Dr. Shun Chong Fung was elected to the National Academy of Engineering in 2007 “for the investigation of factors underlying the deactivation and reactivation of catalysts, and for application of the findings in commercial practice.” Photo courtesy of the Fung Family.
SHUN CHONG FUNG (1943–2021), a retired research chemical engineer, passed away in Bridgewater, New Jersey, on July 21, 2021. He was 78 years old.
Born January 28, 1943, in Guangdong province, China, Shun was raised in Hong Kong and attended the Chinese University of Hong Kong in 1960, before transferring to the University of California, Berkeley and graduating with his B.S. in chemical engineering in 1965. He continued his education at the University of Illinois at Urbana-Champaign, where he received his M.S. (1967) and Ph.D. (1969), both in chemical engineering. He then spent his entire 34-year career working in ExxonMobil’s Corporate Research organization. He retired from ExxonMobil Research and Engineering in 2003 as a senior research associate at the company’s Clinton, NJ, laboratory.
Shun is best known for his fundamental work in elucidating the mechanistic chemistry involved in the redispersion of noble metal catalysts. He effectively used these insights to develop commercially important methods for regenerating deactivated platinum, palladium, and other supported metal catalysts. His regeneration and metal redispersion techniques have been applied globally to most of the world’s catalytic reforming units, which produce high-octane gasoline through dehydrogenation and dehydrocyclization reactions. These reformers are also a critical petrochemical source of aromatics, including benzene, toluene, and mixed xylenes.
Noble metal catalysts are the mainstay of the gasoline reforming process. Unfortunately, these catalysts lose their activity over time because of the accumulation of carbonaceous deposits (i.e., coke) and poisons that are intrinsic to the hydrocarbon sources. Removing the coke and poisons by combustion with air—a process called oxidative regeneration—restores much of the catalyst activity. However, over time, the regeneration step causes the “dispersed” metal particles to agglomerate, permanently damaging the catalyst’s activity.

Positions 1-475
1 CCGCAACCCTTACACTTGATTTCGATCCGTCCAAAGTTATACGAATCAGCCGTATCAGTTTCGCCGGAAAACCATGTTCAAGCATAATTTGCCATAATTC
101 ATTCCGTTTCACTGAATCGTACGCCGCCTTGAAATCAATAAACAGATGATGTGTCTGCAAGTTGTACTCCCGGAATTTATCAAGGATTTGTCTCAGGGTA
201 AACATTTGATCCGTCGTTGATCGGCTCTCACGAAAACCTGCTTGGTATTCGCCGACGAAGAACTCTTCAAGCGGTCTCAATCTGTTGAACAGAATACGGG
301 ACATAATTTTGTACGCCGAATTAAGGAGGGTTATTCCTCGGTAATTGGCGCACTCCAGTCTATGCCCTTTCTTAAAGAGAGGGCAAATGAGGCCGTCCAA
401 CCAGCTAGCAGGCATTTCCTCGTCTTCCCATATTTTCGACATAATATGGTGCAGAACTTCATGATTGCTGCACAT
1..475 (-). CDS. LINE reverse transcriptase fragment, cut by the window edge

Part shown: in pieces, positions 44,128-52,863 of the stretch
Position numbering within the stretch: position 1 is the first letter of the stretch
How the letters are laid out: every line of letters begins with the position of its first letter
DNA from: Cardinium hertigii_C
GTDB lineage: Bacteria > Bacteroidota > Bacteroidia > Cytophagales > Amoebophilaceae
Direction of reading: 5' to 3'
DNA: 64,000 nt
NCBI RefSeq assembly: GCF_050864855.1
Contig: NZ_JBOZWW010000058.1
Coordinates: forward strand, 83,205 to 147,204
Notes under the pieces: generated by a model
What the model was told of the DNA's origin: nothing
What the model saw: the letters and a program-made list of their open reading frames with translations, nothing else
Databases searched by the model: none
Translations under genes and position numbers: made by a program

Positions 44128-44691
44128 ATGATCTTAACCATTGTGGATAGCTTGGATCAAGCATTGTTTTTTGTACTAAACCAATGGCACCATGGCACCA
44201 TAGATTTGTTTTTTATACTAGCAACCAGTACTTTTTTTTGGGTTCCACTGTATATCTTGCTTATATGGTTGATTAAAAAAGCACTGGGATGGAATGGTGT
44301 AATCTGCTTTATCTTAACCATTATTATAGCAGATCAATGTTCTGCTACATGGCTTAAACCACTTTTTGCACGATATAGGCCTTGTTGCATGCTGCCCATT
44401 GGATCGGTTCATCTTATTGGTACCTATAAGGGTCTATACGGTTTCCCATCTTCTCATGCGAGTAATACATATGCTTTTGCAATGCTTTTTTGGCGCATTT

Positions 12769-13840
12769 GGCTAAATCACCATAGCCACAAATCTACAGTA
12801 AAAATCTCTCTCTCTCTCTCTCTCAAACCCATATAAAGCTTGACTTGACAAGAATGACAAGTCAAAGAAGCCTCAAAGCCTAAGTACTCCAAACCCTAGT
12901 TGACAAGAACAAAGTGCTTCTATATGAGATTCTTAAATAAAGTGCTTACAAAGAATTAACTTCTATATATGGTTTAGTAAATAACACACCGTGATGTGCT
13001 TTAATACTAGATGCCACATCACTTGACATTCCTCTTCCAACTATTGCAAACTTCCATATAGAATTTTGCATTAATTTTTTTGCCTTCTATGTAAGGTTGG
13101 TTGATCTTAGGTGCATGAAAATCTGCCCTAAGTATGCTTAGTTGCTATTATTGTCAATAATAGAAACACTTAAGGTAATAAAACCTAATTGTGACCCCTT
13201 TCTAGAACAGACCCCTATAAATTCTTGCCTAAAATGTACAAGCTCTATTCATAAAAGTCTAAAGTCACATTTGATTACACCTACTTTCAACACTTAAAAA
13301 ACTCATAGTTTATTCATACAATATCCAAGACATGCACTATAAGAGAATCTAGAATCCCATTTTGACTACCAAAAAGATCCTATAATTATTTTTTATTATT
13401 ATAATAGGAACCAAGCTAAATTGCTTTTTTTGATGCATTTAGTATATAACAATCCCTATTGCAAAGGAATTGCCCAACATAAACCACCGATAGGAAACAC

By studying the agglomeration process and the effects of coke combustion, Shun discovered several techniques for “redispersing” the metal on the surface of the inorganic support, thereby restoring the regenerated and redispersed catalyst to its initial (fresh) activity. The discovery proved to be of immense importance to the petroleum refining industry.
A photo of Shun taken early in his career for an Exxon company publication. Photo courtesy of the Fung family.
In Exxon’s Corporate Research Laboratory, Shun worked closely with John Sinfelt, who led the development of advanced reforming catalysts. The two men were primarily responsible for Exxon’s emergence as the global leader in catalytic reforming process technology.
Shun also applied his knowledge and insights in coke combustion to other refining processes, including fluid catalytic cracking. These led to improvements in the catalyst as well as the process. He was a pioneer in researching the deactivation and reactivation chemistry of zeolitic methanol-to-olefin (MTO) catalysts. Exxon began its research into the MTO process in 1990, but the first process was not commercialized until 2010. By building on his earlier work, Shun also discovered how to redisperse platinum in the zeolite L catalyst (commercially known as EXAR), a key enabler for direct hexane aromatization.
Shun was the named inventor or coinventor on 78 US patents. He was also the author of nearly 50 peer-reviewed journal articles.
In recognition of his contributions to refining process innovation, he received the Excellence in Catalysis Award from the Catalysis Society of Metropolitan New York (1999) and the American Chemical Society’s Industrial Innovation Award (2002), and he was elected to the National Academy of Engineering in 2007.
Shun enjoyed traveling with his family—they visited more than 30 countries across four continents. Cruises to exotic venues were among his favorite vacations, and he was particularly drawn to countries that had historical and cultural significance. He loved gardening and developed a special interest in trees; he planted around the family home maples, weeping cherry, and weeping apple trees, which dot the central New Jersey community where he raised his family.
As a college student, he worked for a time in Yosemite National Park. He would tell his colleagues that his “Yosemite experience” was the source of his deep appreciation for nature and his love of the outdoors. He frequently reminisced about a 3-week trip with his family to Yellowstone and Grand Teton National Parks in 1994.
Two of his other hobbies were cooking and astronomy. To the delight of his family and guests, he often experimented in the kitchen with great gastronomical success. In particular, he was well known for his Cantonese cuisine and his Asian-inspired barbecue.
With his family in tow, Shun frequented observatories/planetariums and visited both the Kennedy and Johnson Space Centers. He was deeply interested in astrophysics and closely followed the publications and radio and TV broadcasts of Michio Kaku and Neil DeGrasse Tyson. The family television was tuned to the Science Channel whenever there was a telecast concerning astronomy.
Shun is survived by his wife, Juliana Fung, whom he married in 1972; their children Allen Fung (Kaori Ihara) and Carina (Benson) Yang; and two granddaughters.
This article appears here by permission of the National Academy of Engineering. It will be published in Memorial Tributes, vol 25, National Academy of Engineering © 2022.